Another important case was decided by U.S. Court of Appeals for the D.C. Circuit on July 6, American Rivers and Alabama Rivers Alliance v. FERC. The Alabama Power Company, whose application to re-license its electrical power generating facility serving Coosa River Basin in Alabama, GA, and TN was at issue, is an Intervenor in the case. In 2013, FERC granted Alabama Power a 30 year renewal license to operate this plant, consistent with some new conditions attached to the renewed license. This action was challenged before the FERC by these petitioners, but FERC denied their requests for reconsideration. They argued that FERC, in re-licensing this facility, violated the National Environmental Policy Act (NEPA) and the Endangered Species Act (ESA). The Court of Appeals , noting that the ecosystem was in a “fragile condition” after decades of power plant operations and development, agreed with the plaintiffs that the actions taken by FERC and as supported by a Biological Opinion of the U.S. Fish and Wildlife Service (Service), were in violation of these statutes. FERC’s licensing decision was vacated and the matter was remanded to FERC.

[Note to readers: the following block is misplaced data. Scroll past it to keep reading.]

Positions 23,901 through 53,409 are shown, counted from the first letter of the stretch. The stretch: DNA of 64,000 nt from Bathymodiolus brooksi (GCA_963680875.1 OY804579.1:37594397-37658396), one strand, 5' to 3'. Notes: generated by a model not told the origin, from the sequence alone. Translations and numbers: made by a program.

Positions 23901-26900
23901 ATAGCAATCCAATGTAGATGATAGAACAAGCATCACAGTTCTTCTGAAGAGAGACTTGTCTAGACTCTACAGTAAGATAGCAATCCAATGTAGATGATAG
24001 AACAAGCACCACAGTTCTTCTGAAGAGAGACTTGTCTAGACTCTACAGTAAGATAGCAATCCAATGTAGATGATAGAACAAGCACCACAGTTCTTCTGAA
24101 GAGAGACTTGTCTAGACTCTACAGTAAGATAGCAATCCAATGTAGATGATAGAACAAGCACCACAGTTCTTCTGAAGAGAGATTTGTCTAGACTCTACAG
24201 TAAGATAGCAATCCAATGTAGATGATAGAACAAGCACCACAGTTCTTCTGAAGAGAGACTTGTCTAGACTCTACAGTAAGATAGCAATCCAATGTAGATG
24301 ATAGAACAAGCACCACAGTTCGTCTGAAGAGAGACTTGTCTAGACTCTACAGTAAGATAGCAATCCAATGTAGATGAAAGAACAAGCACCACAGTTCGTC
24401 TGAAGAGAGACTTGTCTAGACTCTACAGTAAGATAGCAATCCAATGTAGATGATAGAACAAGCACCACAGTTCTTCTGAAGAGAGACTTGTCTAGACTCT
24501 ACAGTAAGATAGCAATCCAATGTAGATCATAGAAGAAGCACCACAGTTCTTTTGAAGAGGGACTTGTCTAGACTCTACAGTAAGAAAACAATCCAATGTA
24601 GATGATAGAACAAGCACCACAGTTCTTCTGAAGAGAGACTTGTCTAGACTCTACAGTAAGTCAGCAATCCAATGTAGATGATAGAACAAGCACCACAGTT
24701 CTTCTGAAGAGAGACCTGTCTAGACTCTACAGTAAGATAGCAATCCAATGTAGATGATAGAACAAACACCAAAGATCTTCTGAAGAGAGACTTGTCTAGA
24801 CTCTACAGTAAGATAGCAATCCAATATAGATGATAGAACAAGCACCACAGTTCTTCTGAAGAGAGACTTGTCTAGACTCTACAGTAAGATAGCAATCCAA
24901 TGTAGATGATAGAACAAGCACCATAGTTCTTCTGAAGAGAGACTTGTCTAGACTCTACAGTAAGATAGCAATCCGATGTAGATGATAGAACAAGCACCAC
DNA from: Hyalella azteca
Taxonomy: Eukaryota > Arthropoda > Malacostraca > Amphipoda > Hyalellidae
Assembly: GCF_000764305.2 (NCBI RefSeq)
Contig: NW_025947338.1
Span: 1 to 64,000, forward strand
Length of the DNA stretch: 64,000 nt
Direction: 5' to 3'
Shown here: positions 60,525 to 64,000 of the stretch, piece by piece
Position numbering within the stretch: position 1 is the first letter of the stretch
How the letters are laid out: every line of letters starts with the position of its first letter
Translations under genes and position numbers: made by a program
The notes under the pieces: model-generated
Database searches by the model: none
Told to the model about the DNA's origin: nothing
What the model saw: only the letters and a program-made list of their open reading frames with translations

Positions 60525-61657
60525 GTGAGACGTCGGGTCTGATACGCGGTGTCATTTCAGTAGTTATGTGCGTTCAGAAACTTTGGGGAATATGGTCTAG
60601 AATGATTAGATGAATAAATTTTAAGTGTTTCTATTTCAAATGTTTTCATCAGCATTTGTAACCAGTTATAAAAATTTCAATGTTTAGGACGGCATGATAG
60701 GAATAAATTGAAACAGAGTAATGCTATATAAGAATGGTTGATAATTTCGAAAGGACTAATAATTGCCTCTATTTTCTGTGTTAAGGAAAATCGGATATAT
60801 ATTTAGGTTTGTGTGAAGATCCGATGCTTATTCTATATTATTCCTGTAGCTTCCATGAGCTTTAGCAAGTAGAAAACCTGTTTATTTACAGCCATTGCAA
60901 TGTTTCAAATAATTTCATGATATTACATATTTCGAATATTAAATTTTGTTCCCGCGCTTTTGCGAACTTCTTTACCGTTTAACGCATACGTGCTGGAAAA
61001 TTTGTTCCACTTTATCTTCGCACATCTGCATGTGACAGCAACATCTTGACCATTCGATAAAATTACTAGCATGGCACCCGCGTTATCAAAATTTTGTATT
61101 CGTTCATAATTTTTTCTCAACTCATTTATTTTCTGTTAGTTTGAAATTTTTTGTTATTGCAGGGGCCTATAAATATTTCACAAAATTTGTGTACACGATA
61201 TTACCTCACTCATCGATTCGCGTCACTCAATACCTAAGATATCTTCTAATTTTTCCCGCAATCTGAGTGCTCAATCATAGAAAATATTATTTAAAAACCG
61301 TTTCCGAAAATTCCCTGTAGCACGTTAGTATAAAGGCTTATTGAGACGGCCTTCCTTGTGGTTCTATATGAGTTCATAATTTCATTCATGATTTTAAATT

TheCourt of Appeals embarked on a painstaking and exhausting review of the administrative record, and determined that FERC’s decision not to issue an environmental impact statement because the project would not have a significant impact on the environment was not supported by the evidence before FERC. In particular, the Biological Opinion
- appears not to have been developed in accordance with the Service’s ESA handbook;
- its “jeopardy analysis” was arbitrary because it fails to account for the effects of degraded environmental conditions on threatened species;
- it failed to explain how a ”one hundred percent incidental take is not likely to result in jeopardy;
- the Incidental Take Statement is legally insufficient because to failed to include an “adequate trigger” for re-consultation;
- FERC’s decision to forego an EIS “does not hold water”;
- FERC misanalysed the cumulative environmental effects of the Coosa River Project; and
- NEPA demands far more analytical rigor than the Assessment’s “breezy dismissal” of the high fish mortality rate.
Accordingly, the Court of Appeals concluded that FERC’s actions were arbitrary and capricious and unsupported by substantial evidence.